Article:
Day 141 (May 21): Solomon shows wisdom in his judgment, Solomon prepares for temple construction, Solomon builds the Lord’s temple, lavish temple interior designed

Welcome to BibleBum where we are exploring the entire Bible in one year to better learn how to follow God’s instructions and discover the purpose for our lives.  The BibleBum blog uses The One Year Chronological Bible, the New Living Translation version.  At the end of each day’s reading, Rob, a cultural history aficionado and seminary graduate, answers questions from Leigh An, the blogger host, about the daily scripture.  To start from the beginning, click on “Index” and select Day 1.

1 Kings 3:16-28

1 Kings 5:1-18

2 Chronicles 2:1-18

2 Chronicles 3:1-14

1 Kings 6:14-38

Questions & Observations

Q. (1 Kings 3:16-28): This well-known story almost seems like a parable.

A. I can see why you would say that, but it does match things that we know about the society at the time: part of what Moses established was a series of rulers/courts for the people to come and see justice as these women are seeking.  There may be some “parabolic” elements to it, but the author has something greater in mind that will come into view later.  I won’t spoil what yet, but I promise to bring it to your attention when we get there in a few days.

O. (5:13-15): It’s extremely hard to imagine a labor force that large — 153,600 — to build a temple.  But how many times have you been on a tour of some historic building and just wondered how many people it took to build it with all of it’s intricate details and many of them have elaborate paintings.  And this one is for God.  Just for fun, I looked up the top U.S. employers.  Check it out at Keep in mind the employees of these large companies are scattered all over.  Solomon’s laborers were concentrated in a few spots.  My husband retired from the Navy last year.  His last tour was on an aircraft carrier, which holds about 5,000 sailors.  It’s hard to imagine that many people on one ship.  But, Solomon had a crew that would fill about 31 U.S. Navy ships.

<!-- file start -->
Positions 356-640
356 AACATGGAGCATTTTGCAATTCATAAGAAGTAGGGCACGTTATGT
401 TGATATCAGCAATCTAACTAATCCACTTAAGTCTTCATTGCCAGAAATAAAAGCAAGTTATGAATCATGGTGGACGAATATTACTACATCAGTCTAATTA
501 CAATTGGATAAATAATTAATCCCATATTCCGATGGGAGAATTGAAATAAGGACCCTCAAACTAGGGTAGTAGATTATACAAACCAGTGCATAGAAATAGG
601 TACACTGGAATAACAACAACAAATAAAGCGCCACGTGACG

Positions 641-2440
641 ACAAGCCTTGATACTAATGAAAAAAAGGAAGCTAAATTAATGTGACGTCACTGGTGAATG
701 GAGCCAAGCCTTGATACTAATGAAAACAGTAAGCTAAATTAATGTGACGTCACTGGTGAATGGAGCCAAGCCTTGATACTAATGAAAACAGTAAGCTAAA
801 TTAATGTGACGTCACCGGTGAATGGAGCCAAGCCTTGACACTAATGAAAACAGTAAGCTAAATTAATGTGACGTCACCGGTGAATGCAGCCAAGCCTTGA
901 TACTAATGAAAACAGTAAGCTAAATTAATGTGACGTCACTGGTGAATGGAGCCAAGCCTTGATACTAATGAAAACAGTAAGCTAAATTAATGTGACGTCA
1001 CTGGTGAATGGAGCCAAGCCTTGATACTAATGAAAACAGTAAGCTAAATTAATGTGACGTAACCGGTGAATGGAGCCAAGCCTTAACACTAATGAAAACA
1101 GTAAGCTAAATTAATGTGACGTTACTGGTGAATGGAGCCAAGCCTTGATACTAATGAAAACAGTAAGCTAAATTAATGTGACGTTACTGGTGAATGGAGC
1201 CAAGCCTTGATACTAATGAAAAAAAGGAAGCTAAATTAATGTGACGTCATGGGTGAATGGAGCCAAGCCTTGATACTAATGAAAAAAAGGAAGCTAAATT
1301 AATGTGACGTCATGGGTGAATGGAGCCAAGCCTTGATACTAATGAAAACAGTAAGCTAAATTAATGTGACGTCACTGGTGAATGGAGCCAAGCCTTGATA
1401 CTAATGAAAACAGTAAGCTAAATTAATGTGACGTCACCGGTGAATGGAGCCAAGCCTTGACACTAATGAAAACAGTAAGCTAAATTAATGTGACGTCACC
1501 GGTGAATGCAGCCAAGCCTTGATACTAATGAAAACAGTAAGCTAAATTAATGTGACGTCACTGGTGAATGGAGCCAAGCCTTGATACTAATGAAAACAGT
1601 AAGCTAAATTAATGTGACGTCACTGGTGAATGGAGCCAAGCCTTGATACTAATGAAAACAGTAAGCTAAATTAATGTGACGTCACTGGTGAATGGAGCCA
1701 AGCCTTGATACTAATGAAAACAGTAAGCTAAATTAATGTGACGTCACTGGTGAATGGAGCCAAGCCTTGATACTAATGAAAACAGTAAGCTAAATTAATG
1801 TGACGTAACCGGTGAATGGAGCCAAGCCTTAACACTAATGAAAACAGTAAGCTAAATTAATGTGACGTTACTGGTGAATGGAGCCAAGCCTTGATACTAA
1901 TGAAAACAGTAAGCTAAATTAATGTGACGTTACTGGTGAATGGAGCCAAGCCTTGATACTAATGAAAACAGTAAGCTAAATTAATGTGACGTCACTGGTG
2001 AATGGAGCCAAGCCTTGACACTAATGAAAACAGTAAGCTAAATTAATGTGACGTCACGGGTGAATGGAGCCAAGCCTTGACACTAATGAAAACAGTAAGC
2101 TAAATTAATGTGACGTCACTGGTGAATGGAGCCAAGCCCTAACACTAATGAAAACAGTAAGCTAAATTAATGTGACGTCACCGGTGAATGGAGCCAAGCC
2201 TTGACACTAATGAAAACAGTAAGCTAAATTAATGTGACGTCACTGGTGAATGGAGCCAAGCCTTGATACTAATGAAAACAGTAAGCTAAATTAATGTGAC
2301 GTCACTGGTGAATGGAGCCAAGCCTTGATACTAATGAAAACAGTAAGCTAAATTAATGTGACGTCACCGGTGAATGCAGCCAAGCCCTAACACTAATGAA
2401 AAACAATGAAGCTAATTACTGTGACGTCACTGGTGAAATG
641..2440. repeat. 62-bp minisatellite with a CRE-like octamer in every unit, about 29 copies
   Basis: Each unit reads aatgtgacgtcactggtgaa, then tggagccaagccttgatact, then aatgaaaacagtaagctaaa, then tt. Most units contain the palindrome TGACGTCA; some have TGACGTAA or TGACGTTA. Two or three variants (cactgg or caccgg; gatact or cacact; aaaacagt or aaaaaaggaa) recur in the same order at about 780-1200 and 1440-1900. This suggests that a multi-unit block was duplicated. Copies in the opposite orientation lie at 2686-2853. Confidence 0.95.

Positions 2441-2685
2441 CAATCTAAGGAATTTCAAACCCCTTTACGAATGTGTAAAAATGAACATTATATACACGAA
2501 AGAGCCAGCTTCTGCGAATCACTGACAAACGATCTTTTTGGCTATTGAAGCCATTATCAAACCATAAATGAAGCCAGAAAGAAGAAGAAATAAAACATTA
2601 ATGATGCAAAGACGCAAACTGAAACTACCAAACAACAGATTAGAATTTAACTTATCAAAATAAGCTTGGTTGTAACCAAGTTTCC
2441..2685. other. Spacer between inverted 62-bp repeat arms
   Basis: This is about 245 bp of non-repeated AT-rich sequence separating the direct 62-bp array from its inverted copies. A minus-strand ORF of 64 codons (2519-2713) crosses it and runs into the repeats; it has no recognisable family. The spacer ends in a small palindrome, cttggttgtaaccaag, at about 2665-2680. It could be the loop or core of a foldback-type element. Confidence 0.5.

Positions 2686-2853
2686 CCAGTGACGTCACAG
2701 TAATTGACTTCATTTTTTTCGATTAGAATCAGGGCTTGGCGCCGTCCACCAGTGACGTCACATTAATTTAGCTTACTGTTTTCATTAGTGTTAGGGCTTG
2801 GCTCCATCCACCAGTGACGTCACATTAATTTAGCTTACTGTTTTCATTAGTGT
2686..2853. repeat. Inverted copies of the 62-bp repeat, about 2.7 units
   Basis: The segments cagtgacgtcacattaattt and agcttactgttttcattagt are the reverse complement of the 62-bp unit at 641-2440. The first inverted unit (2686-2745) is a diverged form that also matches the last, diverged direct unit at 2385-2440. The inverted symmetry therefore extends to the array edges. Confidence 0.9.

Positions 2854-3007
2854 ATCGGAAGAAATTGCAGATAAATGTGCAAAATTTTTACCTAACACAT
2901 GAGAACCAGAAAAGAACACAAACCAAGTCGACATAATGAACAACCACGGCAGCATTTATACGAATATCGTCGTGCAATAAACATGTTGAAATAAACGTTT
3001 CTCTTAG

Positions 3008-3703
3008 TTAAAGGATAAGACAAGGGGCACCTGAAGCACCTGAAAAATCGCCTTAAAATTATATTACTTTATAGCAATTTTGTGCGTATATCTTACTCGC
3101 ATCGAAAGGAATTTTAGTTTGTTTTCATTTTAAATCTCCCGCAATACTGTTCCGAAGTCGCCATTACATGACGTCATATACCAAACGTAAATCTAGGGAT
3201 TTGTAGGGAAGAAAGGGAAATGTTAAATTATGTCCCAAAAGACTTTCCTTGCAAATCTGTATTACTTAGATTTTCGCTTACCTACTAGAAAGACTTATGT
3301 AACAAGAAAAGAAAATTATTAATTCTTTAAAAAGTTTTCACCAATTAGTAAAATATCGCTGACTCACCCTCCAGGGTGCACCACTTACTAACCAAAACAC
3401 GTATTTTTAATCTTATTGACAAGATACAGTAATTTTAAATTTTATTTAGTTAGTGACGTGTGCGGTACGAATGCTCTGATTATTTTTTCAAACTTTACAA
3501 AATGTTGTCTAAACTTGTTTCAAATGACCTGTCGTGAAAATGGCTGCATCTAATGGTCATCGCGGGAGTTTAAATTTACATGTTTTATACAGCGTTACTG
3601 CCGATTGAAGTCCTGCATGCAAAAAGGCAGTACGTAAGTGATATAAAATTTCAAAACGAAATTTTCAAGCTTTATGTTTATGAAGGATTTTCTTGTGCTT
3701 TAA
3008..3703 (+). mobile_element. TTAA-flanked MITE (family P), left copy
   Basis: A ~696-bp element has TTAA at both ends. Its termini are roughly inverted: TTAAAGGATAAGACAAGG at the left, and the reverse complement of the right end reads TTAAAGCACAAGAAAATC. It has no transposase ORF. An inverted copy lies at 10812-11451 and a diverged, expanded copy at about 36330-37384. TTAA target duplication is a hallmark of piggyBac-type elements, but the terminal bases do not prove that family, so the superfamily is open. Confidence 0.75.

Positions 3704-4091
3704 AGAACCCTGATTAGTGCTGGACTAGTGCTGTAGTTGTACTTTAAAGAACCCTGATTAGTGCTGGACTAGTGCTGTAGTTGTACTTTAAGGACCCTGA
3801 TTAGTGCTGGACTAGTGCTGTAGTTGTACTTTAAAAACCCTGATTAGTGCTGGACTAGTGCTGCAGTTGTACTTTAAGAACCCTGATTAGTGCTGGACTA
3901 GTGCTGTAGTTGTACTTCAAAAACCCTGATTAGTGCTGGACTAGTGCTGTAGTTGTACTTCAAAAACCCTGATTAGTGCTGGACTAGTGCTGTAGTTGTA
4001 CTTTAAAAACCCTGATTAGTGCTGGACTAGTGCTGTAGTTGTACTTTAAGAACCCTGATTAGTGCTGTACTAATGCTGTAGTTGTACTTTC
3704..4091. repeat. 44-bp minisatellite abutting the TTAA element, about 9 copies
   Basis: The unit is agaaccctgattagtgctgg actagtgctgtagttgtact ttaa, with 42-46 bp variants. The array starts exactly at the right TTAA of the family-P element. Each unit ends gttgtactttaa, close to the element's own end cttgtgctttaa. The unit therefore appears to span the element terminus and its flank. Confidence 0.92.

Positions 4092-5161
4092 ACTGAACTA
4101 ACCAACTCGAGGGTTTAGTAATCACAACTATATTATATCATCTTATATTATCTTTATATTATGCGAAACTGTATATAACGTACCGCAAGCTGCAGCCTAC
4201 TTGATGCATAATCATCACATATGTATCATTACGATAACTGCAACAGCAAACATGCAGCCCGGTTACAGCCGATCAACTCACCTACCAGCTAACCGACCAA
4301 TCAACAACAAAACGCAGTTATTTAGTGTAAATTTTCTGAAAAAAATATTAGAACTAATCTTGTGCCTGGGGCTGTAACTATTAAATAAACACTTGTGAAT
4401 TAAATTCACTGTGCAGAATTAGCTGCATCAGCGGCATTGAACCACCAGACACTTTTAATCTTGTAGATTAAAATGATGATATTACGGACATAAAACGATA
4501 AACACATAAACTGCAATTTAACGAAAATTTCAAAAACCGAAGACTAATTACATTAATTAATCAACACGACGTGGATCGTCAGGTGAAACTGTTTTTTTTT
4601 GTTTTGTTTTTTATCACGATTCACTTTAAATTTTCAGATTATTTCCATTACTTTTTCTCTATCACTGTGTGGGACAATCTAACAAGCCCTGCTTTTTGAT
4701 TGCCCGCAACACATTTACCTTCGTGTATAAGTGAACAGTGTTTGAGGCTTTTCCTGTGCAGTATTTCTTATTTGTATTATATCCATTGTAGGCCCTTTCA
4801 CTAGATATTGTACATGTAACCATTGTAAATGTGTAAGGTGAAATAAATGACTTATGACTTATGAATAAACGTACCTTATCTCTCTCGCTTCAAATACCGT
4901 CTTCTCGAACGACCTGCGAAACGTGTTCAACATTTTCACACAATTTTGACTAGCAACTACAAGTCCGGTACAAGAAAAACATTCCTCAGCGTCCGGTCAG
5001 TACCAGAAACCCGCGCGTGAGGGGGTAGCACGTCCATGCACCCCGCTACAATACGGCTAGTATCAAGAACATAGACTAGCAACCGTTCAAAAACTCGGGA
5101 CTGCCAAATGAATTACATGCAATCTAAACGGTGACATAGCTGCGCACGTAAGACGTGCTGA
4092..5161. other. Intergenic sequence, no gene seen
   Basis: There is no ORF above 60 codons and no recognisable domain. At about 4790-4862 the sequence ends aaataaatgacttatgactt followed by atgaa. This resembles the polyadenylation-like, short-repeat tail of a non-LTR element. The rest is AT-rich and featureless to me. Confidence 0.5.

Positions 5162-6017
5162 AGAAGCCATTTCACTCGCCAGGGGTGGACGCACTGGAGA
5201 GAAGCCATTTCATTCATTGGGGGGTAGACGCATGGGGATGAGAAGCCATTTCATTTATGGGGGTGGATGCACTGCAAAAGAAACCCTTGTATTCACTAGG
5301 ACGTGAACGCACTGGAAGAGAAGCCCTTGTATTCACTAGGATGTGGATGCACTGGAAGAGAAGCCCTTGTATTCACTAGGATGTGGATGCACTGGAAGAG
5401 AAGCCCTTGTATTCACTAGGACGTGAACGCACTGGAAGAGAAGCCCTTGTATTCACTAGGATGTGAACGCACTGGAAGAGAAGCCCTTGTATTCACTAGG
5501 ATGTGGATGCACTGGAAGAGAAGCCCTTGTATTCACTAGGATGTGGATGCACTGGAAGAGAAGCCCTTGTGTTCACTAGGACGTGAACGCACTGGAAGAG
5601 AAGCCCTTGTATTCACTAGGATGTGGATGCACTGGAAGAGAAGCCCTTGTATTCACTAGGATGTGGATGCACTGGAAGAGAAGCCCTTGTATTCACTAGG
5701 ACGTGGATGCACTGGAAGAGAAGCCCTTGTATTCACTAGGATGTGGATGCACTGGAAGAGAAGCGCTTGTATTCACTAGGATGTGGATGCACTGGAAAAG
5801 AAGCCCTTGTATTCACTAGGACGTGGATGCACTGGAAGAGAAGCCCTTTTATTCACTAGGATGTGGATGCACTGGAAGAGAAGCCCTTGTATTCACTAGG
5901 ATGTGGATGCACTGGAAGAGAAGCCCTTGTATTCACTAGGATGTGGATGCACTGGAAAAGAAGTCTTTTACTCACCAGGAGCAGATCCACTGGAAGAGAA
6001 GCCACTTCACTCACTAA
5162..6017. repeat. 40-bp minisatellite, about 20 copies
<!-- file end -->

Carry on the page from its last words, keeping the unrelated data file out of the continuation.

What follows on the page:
Q. (2 Chronicles 2:1-18): The 2 Chronicles account is much more detailed than the 1 Kings account.

A. Yes.  Some places Kings give the “fuller” story, and in some places its Chronicles.

Q. (1 Kings 6:2-10): This is a great visual description of the temple plans.  Will we learn what activities went on in the temple?  Solomon just mentioned to King Hiram that God was too great to have just a temple built for Him.  And that it could at least be a place to burn offerings.  Was he telling a fact or just being humble?

A. The Temple will be treated as exactly as the Tabernacle was in the wilderness: it will have the same sections and divisions as the Tabernacle: an outer court for sacrifices, an inner court for the priests, and the Holy of Holies, where the Ark will reside.  Once that happens, the people will come to the Temple to make their sacrifices and offerings.

Q. (2 Chronicles 3:3-14): I guess Solomon is dictating the size and design of the temple.  In the desert, God dictated the design for the Tabernacle.  Is this because God was teaching the Israelites what he desired and now that it’s been over 400 years since the Tabernacle was built, the Israelites have learned what God desires for a place of offering?

A. While the instructions were not “dictated” as they were to Moses, there is no reason to assume that God did not give Solomon the vision for the Temple.  I don’t know the scale, but the Temple dimensions correspond proportionally to the Tabernacle, so that is part of the plan as well.  Basically the Temple is in every way a suitable replacement for the Tabernacle.

Q. (1 Kings 6:28-29): I can’t imagine so much being overlayed with gold!  Is there any information about the whereabouts of the Temple now?  And speaking of past, sacred worshiping venues, what happened to the Tabernacle and its contents?

A. The Temple has been destroyed and rebuilt a couple of times over the centuries — I won’t say more right now, that’s part of the story.  But the area of the Temple mount is surely known to this day: a portion of the western wall — called the Wailing Wall — still stands to this day, and is a sacred place for Jews to visit in Jerusalem.  Mount Moriah is also currently the home to the Dome of the Rock erected around 700 AD, one of the sacred sites of Islam, which, as you might imagine, has created some tension over the years.  So the sight itself is well known, but as to the temple itself, hang on.  Let’s get it built first and dedicated (cool story!) before we start talking about where it is today.

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